Southwest also culls its high-frequency routes when it has to reduce its schedule, West said. “If we know we can reasonably move our customers on another flight, we will make a flight adjustment,” he said. “The more frequencies we have, the easier it is to re-accommodate our customers.”
Both airlines also look at connecting passengers, and where they’re going. American might protect a big airplane coming from the West Coast to feed its transatlantic hub in Philadelphia, because if it doesn’t, it’ll have hundreds of customers who might not be able to get to high-yield destinations in Europe until the next day. Plus, American may need that larger airplane to fly to London or Paris or Frankfurt.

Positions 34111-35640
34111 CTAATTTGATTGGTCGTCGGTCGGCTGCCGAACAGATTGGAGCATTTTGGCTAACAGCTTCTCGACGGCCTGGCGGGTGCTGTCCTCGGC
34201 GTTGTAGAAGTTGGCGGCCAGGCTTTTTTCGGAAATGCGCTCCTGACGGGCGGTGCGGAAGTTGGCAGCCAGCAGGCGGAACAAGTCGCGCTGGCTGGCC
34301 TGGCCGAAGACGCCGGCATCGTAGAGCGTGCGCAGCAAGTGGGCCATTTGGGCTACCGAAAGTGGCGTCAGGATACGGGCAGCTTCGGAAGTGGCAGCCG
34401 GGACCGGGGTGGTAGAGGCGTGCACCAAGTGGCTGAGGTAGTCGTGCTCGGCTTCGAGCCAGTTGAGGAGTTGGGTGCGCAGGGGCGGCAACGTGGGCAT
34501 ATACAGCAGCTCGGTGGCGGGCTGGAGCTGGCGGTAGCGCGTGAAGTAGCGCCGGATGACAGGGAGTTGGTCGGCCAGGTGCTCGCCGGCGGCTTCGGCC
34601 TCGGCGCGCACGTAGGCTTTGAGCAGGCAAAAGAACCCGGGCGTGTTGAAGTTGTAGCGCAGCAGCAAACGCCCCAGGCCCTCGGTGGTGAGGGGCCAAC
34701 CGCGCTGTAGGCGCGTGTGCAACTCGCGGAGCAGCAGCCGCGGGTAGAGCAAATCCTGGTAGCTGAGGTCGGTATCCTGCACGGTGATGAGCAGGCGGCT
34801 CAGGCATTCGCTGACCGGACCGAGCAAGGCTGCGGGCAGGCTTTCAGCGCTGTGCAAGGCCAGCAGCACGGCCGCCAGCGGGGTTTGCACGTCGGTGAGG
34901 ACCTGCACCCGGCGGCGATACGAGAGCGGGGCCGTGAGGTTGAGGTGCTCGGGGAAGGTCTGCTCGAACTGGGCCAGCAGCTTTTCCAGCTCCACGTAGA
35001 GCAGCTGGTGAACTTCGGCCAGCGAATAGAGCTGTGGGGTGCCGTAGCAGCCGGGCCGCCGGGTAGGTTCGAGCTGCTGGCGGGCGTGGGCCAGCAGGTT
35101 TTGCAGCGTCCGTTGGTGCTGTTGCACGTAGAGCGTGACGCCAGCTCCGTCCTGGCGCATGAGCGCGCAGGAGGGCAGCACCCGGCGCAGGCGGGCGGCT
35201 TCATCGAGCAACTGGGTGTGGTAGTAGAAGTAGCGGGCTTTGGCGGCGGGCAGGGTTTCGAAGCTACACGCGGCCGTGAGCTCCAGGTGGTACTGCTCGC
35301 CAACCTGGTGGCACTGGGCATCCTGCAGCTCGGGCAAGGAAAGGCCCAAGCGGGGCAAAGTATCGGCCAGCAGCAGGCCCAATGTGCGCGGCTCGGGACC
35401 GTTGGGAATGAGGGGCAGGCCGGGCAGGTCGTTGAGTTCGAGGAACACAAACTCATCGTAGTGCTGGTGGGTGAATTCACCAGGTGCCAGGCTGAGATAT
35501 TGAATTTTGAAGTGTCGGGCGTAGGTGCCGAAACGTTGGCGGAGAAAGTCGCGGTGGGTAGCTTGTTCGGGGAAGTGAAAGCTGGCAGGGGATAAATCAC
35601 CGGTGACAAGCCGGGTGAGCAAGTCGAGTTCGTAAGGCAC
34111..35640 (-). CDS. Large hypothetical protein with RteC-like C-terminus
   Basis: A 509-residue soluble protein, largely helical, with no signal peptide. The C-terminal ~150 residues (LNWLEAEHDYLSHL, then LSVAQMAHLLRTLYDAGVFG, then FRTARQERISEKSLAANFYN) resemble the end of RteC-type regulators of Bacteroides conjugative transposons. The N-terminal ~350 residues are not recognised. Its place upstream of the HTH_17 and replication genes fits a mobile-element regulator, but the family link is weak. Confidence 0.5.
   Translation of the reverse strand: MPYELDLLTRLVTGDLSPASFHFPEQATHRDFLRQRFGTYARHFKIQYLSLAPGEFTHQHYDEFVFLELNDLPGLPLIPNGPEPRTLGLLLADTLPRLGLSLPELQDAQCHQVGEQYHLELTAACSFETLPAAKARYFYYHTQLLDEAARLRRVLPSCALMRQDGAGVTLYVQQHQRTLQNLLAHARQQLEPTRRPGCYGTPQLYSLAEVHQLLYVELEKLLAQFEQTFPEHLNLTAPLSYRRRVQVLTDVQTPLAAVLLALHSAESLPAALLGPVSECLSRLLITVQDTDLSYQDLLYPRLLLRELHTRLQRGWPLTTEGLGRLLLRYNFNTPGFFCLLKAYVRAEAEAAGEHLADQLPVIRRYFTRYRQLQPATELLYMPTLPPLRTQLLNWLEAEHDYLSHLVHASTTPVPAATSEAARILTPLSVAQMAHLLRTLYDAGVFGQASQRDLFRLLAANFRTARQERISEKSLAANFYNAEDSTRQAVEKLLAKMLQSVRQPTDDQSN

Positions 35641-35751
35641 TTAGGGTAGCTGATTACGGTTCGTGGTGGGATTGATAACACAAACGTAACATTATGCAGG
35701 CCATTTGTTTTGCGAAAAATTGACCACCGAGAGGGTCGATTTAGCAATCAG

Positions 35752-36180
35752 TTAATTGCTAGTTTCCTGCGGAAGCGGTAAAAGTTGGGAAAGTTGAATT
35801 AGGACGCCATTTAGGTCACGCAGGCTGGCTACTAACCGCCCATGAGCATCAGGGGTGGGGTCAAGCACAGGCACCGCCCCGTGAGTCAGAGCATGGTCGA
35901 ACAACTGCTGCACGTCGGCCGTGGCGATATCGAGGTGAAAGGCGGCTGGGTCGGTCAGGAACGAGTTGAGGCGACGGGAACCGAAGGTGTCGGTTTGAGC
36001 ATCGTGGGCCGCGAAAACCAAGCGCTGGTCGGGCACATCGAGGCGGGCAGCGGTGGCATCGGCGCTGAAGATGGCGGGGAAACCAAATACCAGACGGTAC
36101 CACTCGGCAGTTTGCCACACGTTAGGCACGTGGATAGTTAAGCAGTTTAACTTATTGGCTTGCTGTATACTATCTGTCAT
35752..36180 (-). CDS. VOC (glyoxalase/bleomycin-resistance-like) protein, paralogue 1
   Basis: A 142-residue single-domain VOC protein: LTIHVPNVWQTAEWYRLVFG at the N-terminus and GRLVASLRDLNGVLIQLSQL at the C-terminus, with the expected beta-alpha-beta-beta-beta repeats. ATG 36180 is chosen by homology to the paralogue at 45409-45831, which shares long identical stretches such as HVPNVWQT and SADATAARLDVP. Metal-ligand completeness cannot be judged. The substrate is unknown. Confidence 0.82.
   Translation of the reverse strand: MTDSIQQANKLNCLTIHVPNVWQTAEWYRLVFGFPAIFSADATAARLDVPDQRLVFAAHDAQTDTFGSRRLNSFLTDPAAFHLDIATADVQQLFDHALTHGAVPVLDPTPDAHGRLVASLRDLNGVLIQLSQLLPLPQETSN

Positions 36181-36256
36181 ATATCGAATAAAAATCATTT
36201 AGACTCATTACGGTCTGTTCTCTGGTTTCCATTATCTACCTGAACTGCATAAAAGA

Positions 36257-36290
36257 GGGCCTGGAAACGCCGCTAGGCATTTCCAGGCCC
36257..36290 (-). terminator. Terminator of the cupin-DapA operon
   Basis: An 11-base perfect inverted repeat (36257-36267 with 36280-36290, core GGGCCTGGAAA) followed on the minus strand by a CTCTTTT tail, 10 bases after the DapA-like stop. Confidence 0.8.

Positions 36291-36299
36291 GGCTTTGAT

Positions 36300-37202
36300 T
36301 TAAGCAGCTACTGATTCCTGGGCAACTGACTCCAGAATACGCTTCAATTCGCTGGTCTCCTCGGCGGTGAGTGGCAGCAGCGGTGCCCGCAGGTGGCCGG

“We ask, ‘How many connections do we have?’” Ramsay said. “What is the ability to protect those customers?
So Many More Variables
There are many variables beyond how much passengers paid for their tickets, or how many flyers are making connections.
Most airlines try not to send an airplane into an airport with weather so severe they fear they won’t be able to get it out quickly. Even if it’s profitable flight, American may not fly an aircraft from Chicago to New York if it fears the airplane will get stuck at LaGuardia for hours.
Late in the day, airlines start to look at factors they might not have examined in the morning, Southwest’s West said. Every airline has aircraft slated for overnight maintenance in certain cities, so if an aircraft must get to Houston for late-night work, it may depart on time, no matter who is onboard or how bad the weather.